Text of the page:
To say that I am ambivalent about the usefulness--or, better put, the point--of public engagement in the development of nanotechnology would be putting it mildly.
It seems that I had better get use to them because they are spreading like wildfire in both the US and Europe. The blog 20/20 Science has a guest article from Craig Cormick, Manager of Public Awareness and Community Engagement within the National Enabling Technologies Strategy in the Australian Department of Innovation, which gives us a rundown of the different varieties of the species and how they might be improved.
It’s still not quite any clearer to me after reading the piece what is to be gained from any of this public engagement, except perhaps to gainfully employ some social scientists, which is fine with me. But the rash of public engagement exercises don’t really seem to be informing or educating anybody.
Cormick does make a point, which I myself kind of had a hint of some time back, that despite efforts to get people afraid of nanotechnology they typically just shrug and move on. Cormick explains this as being because nanotechnology is a “white hat technology”.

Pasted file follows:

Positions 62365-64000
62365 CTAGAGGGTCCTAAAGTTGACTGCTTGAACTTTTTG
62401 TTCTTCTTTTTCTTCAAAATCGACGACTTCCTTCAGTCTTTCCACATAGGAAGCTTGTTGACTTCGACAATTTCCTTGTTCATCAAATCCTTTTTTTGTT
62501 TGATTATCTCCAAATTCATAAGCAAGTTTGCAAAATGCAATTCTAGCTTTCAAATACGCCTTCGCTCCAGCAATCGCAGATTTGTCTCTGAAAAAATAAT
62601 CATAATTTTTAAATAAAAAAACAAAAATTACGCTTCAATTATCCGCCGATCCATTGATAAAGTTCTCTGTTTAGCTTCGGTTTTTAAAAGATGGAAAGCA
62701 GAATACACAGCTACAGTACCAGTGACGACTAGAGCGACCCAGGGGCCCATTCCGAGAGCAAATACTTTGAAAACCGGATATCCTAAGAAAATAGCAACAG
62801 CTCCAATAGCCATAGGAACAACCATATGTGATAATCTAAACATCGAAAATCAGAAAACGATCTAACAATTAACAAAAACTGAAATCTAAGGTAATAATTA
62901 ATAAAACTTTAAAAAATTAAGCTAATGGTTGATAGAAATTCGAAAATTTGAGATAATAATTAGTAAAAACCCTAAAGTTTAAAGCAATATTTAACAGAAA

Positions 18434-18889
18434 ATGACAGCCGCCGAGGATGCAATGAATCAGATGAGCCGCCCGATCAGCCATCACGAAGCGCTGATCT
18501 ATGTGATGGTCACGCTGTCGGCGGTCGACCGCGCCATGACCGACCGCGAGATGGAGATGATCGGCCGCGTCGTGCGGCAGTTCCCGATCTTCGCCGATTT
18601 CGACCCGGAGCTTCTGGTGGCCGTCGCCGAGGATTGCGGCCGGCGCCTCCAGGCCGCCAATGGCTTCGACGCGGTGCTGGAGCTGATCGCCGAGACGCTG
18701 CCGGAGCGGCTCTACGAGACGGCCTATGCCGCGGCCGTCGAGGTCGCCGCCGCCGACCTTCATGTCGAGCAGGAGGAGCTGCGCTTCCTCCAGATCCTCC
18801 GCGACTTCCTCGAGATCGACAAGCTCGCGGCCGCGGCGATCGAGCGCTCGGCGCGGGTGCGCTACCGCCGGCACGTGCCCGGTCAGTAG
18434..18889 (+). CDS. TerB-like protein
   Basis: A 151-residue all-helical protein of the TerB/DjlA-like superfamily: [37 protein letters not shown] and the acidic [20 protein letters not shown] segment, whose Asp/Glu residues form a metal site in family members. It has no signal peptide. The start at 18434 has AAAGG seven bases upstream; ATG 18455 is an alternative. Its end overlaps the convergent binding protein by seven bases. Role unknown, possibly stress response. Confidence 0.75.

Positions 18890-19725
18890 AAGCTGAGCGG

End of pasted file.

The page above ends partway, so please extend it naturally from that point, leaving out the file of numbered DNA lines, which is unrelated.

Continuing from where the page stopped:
Basically this means that no matter what you say against it people are inclined to ignore the negative and focus on the positive.
I suppose this could be behind the odd practice of tagging on what Tim Harper describes as the “dystopian angle” to stories covering nanotechnology, even when they are bought and paid for by a government attempting to promote the field.
In this case, the UK-based Guardian newspaper has no worries that the audience will ever actually become concerned about nanotechnology, so the journalist can feel free to satisfy his or her need to provide balance by formulating some dystopian fantasy likely informed by the usual suspects when the article's aim was to promote nanotechnology.
Again, I have to ask: Is this the kind of public engagement governments are paying for? In this case, we get your typical false equivalencies seen regularly in the mainstream press, which may help seed division and thereby sell papers, but seems to provide some poor information on the real risks and benefits of nanotechnology.